The Labor Force since the First Industrial Revolution

906 Words2 Pages

Labor Force

During the first Industrial Revolution, many social standards of the community were starting to change. Since there were new spinning and weaving machines available, the textile mill factories were built to increase their profit. The people who established these mills hired children and women to decrease their labor cost by paying them low wages and having poor working conditions for them as well. The Labor force impacted American culture through various means such as the child labor conditions, women in the factories, and the immigrants working in the factories.

The labor conditions that children faced were very demanding for a human being from such a small age. For example “In the Manayunk district of Philadelphia, children as young as seven assisted in spinning and weaving of cotton and woolen goods” (Wolensky 2). The children working in the factories had their childhood freedom taken away from them. “In 1830 in a sample of 43 Manchester mills, 22.3% of the workforce was under 14 and 32.4% under 16” (Cunningham 412). This means that about 50% of the workforce in the mills were made up of children under the age of 16 and in today in the United States, a person cannot work until the age of 16. “And it is a hard thing for small children to be confined in a tight close room all day long. It affects their growth, makes them pale and sickly” (Nason). The time these children spent in the factories prevented them from spending time with their neighbors, friends, and family. The fact that young children had to work in these textile mills, created changes to American culture on how childhood years are supposed to be spent.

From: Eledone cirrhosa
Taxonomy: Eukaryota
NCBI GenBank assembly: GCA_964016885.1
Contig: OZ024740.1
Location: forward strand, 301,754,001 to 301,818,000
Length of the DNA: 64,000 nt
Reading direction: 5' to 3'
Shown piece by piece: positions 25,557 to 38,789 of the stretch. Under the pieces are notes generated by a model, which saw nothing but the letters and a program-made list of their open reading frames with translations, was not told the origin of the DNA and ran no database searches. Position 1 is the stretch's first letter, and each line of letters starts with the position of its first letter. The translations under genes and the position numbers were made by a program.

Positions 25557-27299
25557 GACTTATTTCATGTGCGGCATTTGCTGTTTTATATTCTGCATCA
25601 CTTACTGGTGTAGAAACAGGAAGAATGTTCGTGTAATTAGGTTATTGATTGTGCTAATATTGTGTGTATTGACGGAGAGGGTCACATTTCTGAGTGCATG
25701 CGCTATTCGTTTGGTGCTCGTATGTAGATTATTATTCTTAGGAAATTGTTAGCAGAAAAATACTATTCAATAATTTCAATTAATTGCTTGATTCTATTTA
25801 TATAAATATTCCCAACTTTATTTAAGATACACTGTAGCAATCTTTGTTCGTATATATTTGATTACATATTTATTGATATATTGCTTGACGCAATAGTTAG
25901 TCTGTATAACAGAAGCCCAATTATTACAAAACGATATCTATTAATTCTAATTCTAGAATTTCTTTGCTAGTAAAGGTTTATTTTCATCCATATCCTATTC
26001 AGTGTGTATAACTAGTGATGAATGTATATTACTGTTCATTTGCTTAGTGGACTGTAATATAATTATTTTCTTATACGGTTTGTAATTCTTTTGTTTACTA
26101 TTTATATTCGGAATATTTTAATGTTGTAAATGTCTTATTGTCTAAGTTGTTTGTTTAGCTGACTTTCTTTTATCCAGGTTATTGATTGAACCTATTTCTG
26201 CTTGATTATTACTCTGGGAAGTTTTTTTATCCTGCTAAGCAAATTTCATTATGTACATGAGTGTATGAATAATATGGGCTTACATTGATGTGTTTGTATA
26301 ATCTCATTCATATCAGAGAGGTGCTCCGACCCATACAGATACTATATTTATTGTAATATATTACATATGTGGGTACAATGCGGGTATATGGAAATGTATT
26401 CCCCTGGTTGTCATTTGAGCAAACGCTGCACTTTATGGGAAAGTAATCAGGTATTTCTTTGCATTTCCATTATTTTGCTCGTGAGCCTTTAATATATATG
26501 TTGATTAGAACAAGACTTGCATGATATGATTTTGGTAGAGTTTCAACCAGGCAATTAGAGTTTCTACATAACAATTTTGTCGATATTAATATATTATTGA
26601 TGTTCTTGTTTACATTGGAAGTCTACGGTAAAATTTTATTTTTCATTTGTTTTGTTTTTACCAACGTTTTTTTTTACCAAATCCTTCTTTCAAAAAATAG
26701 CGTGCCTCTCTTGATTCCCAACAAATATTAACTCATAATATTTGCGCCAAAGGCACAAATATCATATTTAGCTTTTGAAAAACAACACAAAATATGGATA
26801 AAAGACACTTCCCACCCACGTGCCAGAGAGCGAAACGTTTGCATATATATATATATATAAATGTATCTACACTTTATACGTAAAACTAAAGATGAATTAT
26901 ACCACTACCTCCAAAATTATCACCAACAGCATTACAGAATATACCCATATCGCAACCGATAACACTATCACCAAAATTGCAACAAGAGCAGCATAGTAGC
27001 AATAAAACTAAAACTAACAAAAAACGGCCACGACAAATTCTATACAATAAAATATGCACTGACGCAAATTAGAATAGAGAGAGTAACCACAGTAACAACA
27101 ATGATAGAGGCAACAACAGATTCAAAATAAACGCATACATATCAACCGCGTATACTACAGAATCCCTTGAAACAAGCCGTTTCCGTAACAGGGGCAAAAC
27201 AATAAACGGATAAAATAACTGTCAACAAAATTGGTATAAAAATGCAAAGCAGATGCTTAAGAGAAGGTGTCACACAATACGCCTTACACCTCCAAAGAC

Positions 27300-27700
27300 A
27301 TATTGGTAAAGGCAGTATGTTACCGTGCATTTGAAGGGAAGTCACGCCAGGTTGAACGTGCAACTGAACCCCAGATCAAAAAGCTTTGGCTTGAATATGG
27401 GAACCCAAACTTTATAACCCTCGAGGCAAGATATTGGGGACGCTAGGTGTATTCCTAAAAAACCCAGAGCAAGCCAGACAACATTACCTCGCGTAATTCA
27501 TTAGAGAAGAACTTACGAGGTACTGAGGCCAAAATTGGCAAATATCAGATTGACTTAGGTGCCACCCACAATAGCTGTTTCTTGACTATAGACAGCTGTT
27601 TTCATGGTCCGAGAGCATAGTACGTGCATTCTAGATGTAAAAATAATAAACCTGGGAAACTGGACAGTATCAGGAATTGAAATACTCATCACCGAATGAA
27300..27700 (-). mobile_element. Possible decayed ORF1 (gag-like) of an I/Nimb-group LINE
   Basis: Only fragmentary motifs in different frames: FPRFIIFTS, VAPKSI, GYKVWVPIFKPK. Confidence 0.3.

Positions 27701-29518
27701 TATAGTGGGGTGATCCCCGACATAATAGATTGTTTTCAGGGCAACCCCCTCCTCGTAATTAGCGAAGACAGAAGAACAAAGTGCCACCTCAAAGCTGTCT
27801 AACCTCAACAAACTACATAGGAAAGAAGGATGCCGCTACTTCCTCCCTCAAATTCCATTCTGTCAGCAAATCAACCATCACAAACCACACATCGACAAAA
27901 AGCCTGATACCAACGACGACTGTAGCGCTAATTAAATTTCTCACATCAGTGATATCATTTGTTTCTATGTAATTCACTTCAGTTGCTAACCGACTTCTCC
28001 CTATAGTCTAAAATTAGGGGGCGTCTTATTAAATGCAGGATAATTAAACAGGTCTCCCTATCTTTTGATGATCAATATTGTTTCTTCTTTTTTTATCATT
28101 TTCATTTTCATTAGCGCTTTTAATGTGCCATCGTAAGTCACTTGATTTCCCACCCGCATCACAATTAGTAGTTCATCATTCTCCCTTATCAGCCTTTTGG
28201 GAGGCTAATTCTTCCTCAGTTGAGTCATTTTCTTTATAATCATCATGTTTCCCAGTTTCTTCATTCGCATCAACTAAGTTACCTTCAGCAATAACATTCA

Being part of the workforce was something new for the American Women, since they were expected...

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